As people begin the rebuilding process after Hurricane Harvey, the debris piling up outside homes is a constant reminder of the uphill battle they face. Harris County leaders say it could take up to 120 days to pick up all the debris.
Crews are planning to make three passes by each home, and some of those stops could be weeks apart.
The sound filling Julia Paul's Kingwood Lakes home brings herl to tears.
"There's a lot of memories here, we've lived here over 40 years," she said.
All that time and she's never before seen her home flood. During Harvey, the water rose to three feet inside.
"Every Sunday night, but not this Sunday night, we have dinner with everybody," said Paul.
Now, instead of hosting family, this 82-year-old, who prides herself on still being able to water ski and spend time with her grand kids, is dealing with the demolition. Outside, a lifetime's worth of memories now sit on her curb.
"I'd like for them to come and take stuff away, because it's a hazard," she said.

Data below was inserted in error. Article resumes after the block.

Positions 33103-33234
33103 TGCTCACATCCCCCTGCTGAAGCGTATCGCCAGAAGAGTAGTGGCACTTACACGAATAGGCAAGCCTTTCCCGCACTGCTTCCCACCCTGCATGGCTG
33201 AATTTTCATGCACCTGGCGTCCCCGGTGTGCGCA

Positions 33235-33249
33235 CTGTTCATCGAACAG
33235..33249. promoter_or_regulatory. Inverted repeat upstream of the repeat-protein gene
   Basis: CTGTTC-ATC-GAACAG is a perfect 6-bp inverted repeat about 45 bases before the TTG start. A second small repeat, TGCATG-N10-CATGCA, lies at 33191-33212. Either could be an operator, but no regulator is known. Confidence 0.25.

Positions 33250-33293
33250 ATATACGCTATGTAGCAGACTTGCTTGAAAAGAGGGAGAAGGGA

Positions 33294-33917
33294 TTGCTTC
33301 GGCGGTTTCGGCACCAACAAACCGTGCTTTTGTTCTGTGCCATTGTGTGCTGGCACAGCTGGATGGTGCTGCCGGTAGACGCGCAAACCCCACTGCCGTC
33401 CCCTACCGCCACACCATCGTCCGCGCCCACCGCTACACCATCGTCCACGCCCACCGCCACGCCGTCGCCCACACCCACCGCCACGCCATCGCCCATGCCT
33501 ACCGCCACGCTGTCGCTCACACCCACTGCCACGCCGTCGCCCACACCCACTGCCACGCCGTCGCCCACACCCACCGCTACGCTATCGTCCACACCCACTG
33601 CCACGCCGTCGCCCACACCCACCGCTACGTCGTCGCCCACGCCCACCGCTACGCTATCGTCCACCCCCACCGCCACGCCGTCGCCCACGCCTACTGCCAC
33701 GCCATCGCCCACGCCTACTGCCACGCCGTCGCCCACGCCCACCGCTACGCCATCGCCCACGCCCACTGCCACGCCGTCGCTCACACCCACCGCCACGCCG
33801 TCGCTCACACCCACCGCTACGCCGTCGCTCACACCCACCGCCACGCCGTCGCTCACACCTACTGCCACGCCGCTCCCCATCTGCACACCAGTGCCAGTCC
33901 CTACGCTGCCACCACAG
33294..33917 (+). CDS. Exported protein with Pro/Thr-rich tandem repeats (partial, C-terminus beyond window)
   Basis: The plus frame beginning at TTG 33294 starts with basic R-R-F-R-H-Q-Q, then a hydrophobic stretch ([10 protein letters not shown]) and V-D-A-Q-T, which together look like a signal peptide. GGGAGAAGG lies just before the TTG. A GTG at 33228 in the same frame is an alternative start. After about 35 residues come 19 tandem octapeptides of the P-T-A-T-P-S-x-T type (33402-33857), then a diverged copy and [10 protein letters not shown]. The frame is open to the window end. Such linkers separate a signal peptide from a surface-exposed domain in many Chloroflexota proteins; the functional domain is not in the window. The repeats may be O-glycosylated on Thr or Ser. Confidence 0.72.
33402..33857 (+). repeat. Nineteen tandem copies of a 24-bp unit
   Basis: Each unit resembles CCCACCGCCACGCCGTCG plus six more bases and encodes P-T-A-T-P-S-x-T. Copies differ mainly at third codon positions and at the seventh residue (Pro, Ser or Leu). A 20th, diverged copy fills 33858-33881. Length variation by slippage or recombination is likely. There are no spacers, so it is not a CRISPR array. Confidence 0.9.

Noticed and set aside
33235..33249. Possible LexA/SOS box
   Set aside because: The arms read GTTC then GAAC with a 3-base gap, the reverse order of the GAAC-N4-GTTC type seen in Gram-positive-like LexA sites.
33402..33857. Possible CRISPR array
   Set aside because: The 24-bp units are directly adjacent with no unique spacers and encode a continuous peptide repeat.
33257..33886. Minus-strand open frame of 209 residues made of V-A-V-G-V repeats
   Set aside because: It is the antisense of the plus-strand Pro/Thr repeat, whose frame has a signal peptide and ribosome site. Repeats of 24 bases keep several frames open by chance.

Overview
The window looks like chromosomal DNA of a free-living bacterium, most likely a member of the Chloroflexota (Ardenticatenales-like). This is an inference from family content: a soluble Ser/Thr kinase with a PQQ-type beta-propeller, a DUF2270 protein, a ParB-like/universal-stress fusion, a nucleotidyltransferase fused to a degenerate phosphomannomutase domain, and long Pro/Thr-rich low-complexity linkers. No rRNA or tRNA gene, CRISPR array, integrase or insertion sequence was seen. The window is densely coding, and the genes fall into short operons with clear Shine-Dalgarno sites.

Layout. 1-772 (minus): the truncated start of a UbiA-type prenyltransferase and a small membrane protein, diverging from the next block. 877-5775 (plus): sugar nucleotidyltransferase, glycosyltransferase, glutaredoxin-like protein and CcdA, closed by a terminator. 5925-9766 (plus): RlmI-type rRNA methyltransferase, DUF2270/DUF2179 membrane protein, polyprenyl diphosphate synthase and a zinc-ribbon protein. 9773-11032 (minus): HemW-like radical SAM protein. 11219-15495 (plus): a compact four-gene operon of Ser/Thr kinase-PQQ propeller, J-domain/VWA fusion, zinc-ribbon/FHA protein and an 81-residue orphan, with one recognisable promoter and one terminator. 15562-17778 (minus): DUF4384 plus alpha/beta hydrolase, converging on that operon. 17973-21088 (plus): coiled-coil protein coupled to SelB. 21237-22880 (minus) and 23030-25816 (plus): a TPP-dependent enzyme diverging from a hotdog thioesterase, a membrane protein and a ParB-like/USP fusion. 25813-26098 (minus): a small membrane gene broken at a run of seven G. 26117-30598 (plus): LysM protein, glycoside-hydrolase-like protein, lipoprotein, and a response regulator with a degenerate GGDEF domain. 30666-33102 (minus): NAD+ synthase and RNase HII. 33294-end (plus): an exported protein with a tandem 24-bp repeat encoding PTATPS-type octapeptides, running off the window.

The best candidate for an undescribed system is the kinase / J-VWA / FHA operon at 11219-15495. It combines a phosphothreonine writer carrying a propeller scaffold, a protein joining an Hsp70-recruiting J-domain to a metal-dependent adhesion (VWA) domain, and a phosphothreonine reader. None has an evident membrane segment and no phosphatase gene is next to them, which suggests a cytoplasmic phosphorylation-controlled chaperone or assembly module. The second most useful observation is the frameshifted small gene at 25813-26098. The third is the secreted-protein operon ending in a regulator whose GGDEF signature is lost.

"My mother is a widow, I don't know what she's going to do, she doesn't know what she's gonna do, she's lost," said Julie Stokdyk, Paul's daughter.
Somehow, this grandmother still manages a smile and a little humor.
"Every once and a while I come out and shake my fist at Mother Nature too, but I think she thinks it's a rain dance," said Paul.
Now, she just hopes the clean up crews will hustle, because it's hard to move on when you're still surrounded by the past.
"There's lots of people that flooded, everyone in my neighborhood did and it's hard to catch up with all that trash," she said.
FEMA officials say don't wait for insurance adjusters to come to clean out your house, just take pictures.
This grandmother, like so many other people we have met, does not have flood insurance.
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